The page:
News and Commentary
In an op-ed for The Hill, Laurence Kotlikoff of Boston University makes the comprehensive case for narrow banking. Much like a mutual fund, it is simply impossible (unless there is outright fraud) for a narrow bank to fail. Additionally, while the interest rate on deposits is quite low (around 0.1%), banks with excess reserves at the Fed are paid over 2%. Narrow banking could pass these benefits on to ordinary depositors.
Norbert Michel has two suggestions for how the Trump administration can reform the federal government’s role in housing finance. The first would be to solve the bizarre patchwork of rules that are applied on “qualifying mortgages,” rules which banks are often able to work around. The second would strike at the hearts of Fannie and Freddie: increase the capital the two GSEs must hold, and begin to unwind their portfolios.
The Hill has a profile of Richard Hunt, lobbyist for the Consumer Bankers Association (CBA) and former congressional staffer. It’s an interesting history of the banking industry’s relationship with Capitol Hill. Before 2008, lobbyists for the CBA and other financial-sector interest groups, “could almost do nothing wrong. Within reason, within the law, we could go to Congress and get almost anything we wanted passed,” said Hunt. After 2008, the banking industry has worked hard to restore its reputation. Vae victis.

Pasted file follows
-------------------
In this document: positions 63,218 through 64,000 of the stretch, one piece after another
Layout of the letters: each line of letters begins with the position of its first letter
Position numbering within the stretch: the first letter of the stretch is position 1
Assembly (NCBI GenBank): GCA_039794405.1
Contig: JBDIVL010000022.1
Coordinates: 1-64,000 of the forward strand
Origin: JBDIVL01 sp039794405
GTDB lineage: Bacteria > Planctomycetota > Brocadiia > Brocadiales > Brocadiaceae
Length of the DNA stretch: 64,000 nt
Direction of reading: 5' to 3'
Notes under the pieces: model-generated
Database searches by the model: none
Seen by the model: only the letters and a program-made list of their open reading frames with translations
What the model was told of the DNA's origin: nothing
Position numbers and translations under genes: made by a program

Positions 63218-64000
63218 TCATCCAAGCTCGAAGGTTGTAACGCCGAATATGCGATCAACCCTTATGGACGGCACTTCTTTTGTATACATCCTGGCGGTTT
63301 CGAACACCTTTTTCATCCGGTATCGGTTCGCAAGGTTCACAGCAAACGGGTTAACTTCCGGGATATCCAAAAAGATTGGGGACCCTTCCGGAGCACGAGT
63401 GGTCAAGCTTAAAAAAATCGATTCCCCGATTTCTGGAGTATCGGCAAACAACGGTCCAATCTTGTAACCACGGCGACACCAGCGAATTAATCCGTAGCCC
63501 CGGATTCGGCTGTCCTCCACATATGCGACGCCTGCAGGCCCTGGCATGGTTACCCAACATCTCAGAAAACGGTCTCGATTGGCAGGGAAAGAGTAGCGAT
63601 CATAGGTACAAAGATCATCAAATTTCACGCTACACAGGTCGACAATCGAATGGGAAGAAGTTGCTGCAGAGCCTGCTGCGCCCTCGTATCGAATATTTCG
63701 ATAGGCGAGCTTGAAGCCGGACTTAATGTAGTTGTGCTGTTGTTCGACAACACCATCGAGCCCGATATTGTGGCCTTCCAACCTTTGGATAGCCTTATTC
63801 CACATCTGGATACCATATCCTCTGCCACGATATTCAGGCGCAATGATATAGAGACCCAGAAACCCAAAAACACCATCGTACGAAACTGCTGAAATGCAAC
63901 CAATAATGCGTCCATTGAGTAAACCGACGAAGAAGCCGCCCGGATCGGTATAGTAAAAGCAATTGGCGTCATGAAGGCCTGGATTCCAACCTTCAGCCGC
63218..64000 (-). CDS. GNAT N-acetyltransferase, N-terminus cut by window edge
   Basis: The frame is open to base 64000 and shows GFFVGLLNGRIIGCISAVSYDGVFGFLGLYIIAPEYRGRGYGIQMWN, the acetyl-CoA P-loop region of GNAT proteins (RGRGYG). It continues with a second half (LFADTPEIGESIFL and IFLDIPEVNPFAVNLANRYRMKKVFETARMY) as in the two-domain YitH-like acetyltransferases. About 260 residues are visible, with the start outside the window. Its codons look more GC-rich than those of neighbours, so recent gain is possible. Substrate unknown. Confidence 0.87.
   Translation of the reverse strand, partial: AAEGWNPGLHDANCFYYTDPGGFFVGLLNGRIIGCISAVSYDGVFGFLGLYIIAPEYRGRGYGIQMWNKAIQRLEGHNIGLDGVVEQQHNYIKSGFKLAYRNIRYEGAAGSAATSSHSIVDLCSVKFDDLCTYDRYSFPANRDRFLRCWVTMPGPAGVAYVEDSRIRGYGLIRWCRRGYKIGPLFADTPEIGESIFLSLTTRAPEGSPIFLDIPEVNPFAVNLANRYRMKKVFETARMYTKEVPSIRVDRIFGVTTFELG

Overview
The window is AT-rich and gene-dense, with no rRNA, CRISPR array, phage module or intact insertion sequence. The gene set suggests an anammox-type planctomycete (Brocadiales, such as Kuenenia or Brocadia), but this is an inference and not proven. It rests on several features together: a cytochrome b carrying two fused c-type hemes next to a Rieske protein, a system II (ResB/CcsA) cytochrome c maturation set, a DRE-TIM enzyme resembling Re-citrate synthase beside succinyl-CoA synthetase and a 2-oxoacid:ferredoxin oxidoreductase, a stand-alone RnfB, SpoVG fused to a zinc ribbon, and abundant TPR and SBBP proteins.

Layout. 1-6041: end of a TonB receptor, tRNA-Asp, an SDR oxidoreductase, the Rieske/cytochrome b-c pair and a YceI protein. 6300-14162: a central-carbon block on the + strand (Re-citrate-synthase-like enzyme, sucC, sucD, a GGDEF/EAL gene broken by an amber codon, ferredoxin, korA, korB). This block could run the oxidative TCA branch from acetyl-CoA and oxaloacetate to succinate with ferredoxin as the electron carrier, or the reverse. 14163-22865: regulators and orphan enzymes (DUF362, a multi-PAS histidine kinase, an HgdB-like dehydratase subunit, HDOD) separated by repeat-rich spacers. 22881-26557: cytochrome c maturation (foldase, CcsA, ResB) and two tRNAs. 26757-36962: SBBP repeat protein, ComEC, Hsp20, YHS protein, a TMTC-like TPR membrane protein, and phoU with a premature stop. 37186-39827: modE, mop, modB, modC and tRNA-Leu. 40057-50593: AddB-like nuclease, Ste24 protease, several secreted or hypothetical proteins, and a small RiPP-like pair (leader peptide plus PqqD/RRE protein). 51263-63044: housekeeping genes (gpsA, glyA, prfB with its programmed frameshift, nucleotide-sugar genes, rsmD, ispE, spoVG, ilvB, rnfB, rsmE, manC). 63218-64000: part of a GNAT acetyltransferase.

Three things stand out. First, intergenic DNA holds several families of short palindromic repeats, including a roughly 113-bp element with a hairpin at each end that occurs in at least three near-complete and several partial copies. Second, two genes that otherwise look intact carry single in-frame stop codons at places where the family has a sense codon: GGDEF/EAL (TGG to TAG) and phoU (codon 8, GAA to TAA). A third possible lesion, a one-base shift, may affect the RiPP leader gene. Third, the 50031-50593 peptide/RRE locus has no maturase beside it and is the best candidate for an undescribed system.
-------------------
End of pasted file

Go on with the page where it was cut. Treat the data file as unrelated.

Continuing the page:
A new paper from NBER analyzes how the value short-term debt, which in general is thought to be information insensitive, can change during a financial crisis. Because short-term debt is often used as a medium of exchange, there is generally a strong incentive to avoid gathering or disseminating information that would destabilize the market for such instruments. However, in times of crisis, the paper finds that when information about the soundness of these securities comes to light, it can have a destabilizing effect on the whole market. Through this view, it makes short-term debt unique among financial instruments.